The use of public interest immunity (PII) certificates has grown over the past 15 years (as government does not make them available, precise figures are impossible to determine). They are able to have a life and being only because of the English addiction to excessive secrecy for no public purpose. They are the tools to ensure that the public never knows. Their use in any legal battle is a perversion - a necessary perversion only in the rarest circumstances.

They are also open to challenge, as established by the House of Lords in the 1967 case of Conway versus Rimmer. Mr Conway, a probationer constable in the Cheshire Police, was charged with stealing an electric torch. He was acquitted, but was dismissed from the force on the basis of internal reports. He sued for malicious prosecution and wanted disclosure of the internal reports. The House of Lords decided to inspect the reports that were covered by PII certificates, to judge for themselves their appropriateness.

The certificate supporting non-disclosure had been signed by Roy Jenkins, then Home Secretary. It is worth remembering its terms: 'I personally examined and considered all the documents . . . in my opinion the production of the documents would be injurious to the public interest.' There is nothing there to suggest an automatic 'duty' to try to suppress.

The public anger and shame which led to the Scott inquiry derived, of course, from the thought of wrongful imprisonment connived at by government ministers. But there is another, subterranean world, where PII certificates are routinely used to inhibit disclosure and to stop plaintiffs asserting their rights. They are produced to protect public bodies and government departments simply because administrative convenience wishes it. Some of the consequences are ludicrous. One example will do.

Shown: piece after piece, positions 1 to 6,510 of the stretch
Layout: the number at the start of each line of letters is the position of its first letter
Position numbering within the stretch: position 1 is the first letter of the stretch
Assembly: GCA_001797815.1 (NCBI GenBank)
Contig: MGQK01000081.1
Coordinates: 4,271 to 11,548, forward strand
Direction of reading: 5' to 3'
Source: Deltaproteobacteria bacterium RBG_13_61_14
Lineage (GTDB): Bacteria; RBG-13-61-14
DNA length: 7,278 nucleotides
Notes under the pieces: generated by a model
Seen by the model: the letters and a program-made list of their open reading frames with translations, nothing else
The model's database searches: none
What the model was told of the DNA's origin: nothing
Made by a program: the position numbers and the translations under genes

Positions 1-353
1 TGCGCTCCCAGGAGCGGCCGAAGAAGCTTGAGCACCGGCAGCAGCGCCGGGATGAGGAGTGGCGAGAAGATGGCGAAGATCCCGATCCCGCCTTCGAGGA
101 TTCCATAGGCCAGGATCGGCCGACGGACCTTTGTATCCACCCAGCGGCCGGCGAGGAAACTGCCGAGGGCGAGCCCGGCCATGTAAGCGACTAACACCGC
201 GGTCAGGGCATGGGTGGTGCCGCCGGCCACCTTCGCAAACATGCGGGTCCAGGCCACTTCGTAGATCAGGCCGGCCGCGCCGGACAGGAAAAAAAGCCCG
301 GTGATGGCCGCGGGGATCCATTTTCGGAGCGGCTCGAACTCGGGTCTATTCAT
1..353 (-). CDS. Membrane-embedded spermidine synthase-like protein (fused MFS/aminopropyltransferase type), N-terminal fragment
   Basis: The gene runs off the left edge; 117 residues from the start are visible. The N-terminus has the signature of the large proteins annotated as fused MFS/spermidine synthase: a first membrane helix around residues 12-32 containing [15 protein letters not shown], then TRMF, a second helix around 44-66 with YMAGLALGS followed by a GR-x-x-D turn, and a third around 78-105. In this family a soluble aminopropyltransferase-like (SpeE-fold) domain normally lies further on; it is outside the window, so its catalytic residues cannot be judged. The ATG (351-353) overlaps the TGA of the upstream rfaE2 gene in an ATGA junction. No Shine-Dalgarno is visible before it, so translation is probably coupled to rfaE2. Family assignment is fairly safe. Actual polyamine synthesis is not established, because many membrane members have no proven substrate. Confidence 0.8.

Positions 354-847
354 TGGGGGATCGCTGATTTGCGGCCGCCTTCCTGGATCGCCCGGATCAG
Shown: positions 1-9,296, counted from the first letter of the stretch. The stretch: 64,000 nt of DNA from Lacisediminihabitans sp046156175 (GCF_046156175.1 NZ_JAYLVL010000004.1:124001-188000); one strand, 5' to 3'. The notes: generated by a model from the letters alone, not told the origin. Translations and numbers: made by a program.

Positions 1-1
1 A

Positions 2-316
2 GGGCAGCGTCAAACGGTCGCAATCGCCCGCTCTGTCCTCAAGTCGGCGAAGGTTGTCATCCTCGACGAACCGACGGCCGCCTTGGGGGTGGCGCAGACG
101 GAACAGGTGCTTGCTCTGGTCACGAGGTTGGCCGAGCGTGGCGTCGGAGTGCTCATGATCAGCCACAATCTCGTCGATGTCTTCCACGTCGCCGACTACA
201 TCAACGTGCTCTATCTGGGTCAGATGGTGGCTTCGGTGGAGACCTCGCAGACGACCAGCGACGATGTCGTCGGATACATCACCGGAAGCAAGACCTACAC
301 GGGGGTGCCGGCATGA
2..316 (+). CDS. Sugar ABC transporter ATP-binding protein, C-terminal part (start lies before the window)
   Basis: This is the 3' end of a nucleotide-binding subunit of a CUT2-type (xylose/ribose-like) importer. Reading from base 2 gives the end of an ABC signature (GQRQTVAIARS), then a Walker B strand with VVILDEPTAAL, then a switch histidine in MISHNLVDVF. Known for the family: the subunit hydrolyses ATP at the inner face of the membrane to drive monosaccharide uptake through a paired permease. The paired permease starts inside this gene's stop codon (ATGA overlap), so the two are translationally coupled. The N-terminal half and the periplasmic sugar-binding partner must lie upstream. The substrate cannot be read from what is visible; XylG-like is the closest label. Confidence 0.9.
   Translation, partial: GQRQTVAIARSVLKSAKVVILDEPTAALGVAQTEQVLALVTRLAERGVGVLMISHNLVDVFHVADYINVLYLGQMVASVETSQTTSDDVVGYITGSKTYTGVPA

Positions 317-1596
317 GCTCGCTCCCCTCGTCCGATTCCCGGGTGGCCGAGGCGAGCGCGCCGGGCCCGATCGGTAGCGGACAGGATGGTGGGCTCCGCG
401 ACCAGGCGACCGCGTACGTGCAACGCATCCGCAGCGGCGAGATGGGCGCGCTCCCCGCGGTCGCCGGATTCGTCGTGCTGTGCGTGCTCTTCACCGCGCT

Alison Halford, the former Assistant Chief Constable of Merseyside Police, complained of unlawful treatment under the Sex Discrimination Act 1976. She went to an industrial tribunal. She wanted (probably needed) to see reports and documents from the internal police inquiry. The Court of Appeal refused her request even though both Miss Halford and the Chief Constable knew what was in the files - a neat illustration of the Alice in Wonderland school of jurisprudence.

The finest flowering of judicial independence over the past 25 years has been the development of judicial review. Ordinary people have been able to enforce their rights against stubborn governments and secretaries of state. The control of the executive, so enfeebled by Parliament, has been asserted and maintained by the judges. This is a sharp contrast to the supine approach to PII certificates. The lessons of Scott should not be confined to the double dealing over Matrix Churchill. There must be at least three consequences.

First, ministers will have to do as Mr Jenkins did, read every document and form an independent judgement. Second, the courts must be much more sceptical about national interest claims. Third, the House of Lords, as the supreme court, should review the whole area. In doing so they might draw upon a classic formulation from the US courts: 'Judicial control over the evidence in a case cannot be abdicated to the caprice of executive officers.'

Lord Williams of Mostyn is a former chairman of the Bar Council.